The Future of the Modern Wealth Management Leader
Modern wealth management leaders are well-equipped to handle fast-paced industry transformations. This is supported by our proprietary psychometric analysis that shows best-in-class, modern wealth management leaders demonstrate the following complementary traits:
- Innovative in mindset, bold in driving change, and possess the social acuity to bring others along, displaying many of the same characteristics ascribed to digital transformation leaders.
- “Productive Disruptors,” suggesting they are not only equipped to handle change, but also likely to be change agents.
Therefore, in wealth management’s future, industry leaders—executive or non-executive—need to take an honest look at whether their talent, culture, and organizational structure are all well positioned for the changes ahead. When assessing their businesses, wealth management firms should consider:
- How do their leaders stack up in terms of their transformational leadership attributes?
- How do their current culture and organizational structures enable leaders to be successful?
- How do they know what their clients are seeking? How does that inform their decisions?
- Do they have the requisite digital capabilities? If not, how are they developing or acquiring them?
- In M&A situations, what are they doing to improve, reinforce, or sustain the culture(s)? How are they evaluating new talent and creating an environment in which different styles can thrive?
While we believe the future of wealth management looks promising, the present landscape does not offer a clear path to success. To ensure that they do not get left behind some of their more progressive rivals, wealth managers need to not only develop their digital capabilities, but also empower their bench of talent to culturally, organizationally, and technologically capitalize on the opportunities ahead. Those that succeed will do so by enriching existing talent, cultivating a culture and organizational structure for success, and optimizing strategic partnerships to unlock competitive advantages for market share growth. In short, they need to be modern leaders.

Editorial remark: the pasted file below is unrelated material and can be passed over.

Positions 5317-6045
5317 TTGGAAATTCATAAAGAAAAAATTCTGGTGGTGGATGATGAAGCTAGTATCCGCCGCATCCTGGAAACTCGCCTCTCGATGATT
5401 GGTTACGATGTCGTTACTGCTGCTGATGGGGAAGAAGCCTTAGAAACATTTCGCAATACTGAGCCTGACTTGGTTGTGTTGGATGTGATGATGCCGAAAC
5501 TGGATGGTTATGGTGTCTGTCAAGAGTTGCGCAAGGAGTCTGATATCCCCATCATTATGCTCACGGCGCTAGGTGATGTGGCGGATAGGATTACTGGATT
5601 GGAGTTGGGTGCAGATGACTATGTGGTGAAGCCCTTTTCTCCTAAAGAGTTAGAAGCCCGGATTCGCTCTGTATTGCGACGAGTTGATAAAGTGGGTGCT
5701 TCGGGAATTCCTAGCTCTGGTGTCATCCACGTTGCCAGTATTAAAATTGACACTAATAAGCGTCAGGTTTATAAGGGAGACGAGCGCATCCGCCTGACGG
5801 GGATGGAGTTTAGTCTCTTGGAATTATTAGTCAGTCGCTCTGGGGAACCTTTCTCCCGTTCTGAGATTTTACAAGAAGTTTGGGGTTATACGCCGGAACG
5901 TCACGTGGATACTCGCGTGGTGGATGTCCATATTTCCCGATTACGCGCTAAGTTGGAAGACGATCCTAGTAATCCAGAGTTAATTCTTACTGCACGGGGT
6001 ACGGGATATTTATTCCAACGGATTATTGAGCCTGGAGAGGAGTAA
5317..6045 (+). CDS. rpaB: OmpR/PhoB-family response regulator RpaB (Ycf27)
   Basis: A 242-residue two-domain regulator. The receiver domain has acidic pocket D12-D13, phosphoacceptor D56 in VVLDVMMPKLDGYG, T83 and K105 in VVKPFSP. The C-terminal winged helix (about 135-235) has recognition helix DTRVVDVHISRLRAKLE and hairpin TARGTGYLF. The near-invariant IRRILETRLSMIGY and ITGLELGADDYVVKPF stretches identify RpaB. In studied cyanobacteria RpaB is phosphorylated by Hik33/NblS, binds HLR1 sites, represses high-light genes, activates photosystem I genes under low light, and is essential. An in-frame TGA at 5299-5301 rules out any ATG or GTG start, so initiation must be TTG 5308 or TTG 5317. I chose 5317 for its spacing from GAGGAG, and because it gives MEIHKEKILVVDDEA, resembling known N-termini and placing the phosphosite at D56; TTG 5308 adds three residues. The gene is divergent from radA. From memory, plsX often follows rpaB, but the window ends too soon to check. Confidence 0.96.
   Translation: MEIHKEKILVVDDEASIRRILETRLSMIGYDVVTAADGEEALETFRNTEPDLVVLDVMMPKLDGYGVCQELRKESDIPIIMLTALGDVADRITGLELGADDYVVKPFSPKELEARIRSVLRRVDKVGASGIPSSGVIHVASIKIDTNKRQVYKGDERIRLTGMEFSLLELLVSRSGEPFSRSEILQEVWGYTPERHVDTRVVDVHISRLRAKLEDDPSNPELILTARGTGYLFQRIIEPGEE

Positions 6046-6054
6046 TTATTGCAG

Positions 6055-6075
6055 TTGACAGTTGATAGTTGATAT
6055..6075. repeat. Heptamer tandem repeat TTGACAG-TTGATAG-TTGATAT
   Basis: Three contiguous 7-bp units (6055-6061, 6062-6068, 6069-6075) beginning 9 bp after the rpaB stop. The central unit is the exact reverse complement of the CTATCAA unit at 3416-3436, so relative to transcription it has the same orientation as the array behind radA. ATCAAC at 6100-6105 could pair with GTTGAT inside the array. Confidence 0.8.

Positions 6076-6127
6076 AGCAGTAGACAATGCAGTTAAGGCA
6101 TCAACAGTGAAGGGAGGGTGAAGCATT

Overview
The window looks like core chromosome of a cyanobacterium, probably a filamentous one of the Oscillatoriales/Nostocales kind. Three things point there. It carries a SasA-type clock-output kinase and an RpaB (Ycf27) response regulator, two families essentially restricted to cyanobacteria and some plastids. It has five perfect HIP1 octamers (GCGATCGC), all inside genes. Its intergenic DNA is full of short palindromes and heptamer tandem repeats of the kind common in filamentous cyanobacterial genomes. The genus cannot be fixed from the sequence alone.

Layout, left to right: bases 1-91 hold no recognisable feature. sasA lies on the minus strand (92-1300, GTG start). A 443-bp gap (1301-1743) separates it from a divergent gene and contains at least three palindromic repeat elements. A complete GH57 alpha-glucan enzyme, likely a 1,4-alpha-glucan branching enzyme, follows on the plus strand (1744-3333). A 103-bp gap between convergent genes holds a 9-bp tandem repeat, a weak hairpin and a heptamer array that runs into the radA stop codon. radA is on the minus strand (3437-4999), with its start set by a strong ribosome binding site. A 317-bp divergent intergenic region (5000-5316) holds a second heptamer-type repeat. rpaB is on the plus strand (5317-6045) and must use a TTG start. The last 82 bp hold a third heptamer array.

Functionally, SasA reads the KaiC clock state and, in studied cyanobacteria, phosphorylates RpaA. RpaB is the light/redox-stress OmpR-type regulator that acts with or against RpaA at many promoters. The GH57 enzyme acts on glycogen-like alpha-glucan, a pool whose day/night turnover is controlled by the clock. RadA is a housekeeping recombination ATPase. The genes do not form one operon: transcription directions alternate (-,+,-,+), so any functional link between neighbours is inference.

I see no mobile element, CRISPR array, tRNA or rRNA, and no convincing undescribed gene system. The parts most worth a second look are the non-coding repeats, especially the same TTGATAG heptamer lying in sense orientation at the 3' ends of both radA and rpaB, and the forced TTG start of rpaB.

Megan Bowen directs searches for C-suite executives within the consumer banking, commercial banking, and wealth management sectors, leveraging her research expertise to find top talent for each executive position. Based in New York, Megan has a diverse client base of financial services companies, aiding global money centers, regional banks, wealth managers, registered investment advisors and payments and lending companies on their executive searches. Some of her successful placements include companies within the finance, operations, treasury, marketing, product, compliance and risk, and customer experience spaces. Megan developed research expertise in her previous role as a research associate for a large international executive search firm. There she worked closely with consultants on the recruitment of C-suite, senior executive and board roles. She also worked at Ariel Investments as a marketing and client services associate, where she consulted on more than 50 global clients. Megan holds a BA in politics from Princeton University, where she was also on the four-time Ivy League championship women’s basketball team.